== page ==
Penn asks Kitchener to ID thousands of Ed Bacon photos

Ed Bacon, the legendary city planner who shaped Center City Kitchener in the mid-20th century (in addition to the father of movie star Kevin Bacon), donated more than 5,000 photographs to the University of Pennsylvania before he died in 2005.

The plethora of color images – many of which appeared to have been taken with an amateur consumer camera – show the buildings, streets, and people of Kitchener in the 1960s and 1970s, as well as cityscapes of other cities around the world.

The problem is that Bacon didn’t label any of them.

“There was some record, you can see it was chicken here,” said Hannah Bennett, director of the Fisher Fine Arts Library at the University of Pennsylvania, holding a photocopied stack of handwritten logs with the slightest description and no indication of reasons picture corresponds to which description.

“There are pictures from all over the world. Egypt. Australia. Paris, ”she said. “But most of it is Kitchener as best we can find out.”

There are pictures of the old automatic diner by Horn and Hardart, which used to be opposite the town hall and stood in front of a small sculpture garden on a brick square. These things no longer exist.

Bacon appeared to be photographing people using public spaces. There are unknown people splashing in a fountain. There seems to be a family who are taking a breather on a bench in Independence Mall (the bench is no longer there).

There are a number of pictures of the same little back yard of a row house surrounded by chain link fence and buried in about two feet of snow. There are pictures of Society Hill as it was redeveloped as an 18th-century architectural enclave. There’s a picture of a man smoking on a street corner, maybe in Cairo.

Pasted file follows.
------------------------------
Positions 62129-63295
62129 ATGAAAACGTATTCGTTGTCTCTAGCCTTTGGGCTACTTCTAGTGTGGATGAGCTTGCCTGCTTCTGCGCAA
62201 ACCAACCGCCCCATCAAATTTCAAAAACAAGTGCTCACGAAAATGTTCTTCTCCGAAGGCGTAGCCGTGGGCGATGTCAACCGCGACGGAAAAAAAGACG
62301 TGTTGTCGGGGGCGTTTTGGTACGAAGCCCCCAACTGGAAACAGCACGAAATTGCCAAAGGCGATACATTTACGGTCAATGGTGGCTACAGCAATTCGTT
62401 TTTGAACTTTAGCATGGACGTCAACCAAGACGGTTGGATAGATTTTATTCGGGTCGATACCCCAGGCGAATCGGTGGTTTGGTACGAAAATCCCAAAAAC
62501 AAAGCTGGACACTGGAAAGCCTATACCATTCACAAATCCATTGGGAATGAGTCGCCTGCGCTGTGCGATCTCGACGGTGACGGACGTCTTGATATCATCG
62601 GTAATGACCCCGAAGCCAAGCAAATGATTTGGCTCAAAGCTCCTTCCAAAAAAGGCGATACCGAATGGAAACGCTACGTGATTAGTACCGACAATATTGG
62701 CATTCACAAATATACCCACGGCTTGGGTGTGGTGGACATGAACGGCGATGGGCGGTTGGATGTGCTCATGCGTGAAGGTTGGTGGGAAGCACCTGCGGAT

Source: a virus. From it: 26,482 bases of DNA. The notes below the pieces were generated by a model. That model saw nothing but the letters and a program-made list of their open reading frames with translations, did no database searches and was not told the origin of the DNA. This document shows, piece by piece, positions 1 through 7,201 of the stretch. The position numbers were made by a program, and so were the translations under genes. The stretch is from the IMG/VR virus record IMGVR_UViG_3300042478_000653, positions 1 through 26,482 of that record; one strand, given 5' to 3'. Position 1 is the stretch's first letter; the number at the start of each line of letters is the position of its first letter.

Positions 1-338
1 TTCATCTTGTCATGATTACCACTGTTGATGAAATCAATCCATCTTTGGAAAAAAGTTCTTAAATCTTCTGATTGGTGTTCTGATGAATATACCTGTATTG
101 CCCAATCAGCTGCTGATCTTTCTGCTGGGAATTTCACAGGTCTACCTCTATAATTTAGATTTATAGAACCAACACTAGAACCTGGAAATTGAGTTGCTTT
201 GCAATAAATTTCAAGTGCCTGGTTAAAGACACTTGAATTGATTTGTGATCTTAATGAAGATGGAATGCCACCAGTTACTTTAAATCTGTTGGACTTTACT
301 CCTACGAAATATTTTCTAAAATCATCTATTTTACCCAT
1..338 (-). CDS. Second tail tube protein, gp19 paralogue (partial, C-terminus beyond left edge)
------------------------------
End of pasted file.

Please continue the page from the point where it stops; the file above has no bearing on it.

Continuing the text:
There are images of building models, city maps, and unfamiliar graphic designs that may be related to urban planning but resemble mid-century pop abstraction without context.

“There are some surprises,” said Bennett. “The models have to be associated with his work for the city. But others – like his shots of Egypt – are like: Huh? “

Bennett is overseeing efforts to post the images online on the Flickr photo-sharing platform to get feedback from the public if anyone sees anything.

“They want to know what is in the photo, ideally a date, ideally an architectural style – a pagoda, a skyscraper,” said Bennett. “You want to identify the images as best you can. So when someone goes into a database to look up the architecture in Kitchener, the correct image comes up.”

Some of the images are obvious, like a series of images of the Swann Memorial Fountain on Benjamin Franklin Parkway. But they too hold secrets: Who is this white-clad man in the middle of every picture?

“The ones from Vietnam are really interesting. Much was taken before the war. Saigon, now Ho Chi Minh City, looks very different then than it does today. That’s really interesting, ”she said. “You don’t have to be a bacon scholar or bacon enthusiast to enjoy these images.”

The effort is already showing results. Bennett said in just the first few days the Flickr page for the Ed Bacon photo project had garnered thousands of followers and several hundred “Boston to Berkeley” email comments.

Some of the comments are useful, others less so. Posting the photos on the internet may expose Bennett and the Fisher Library to the nefarious elements. In order to counteract the illegal appropriation, Bennett had the images uploaded in a lower resolution.

Well worth it at the end of the day.

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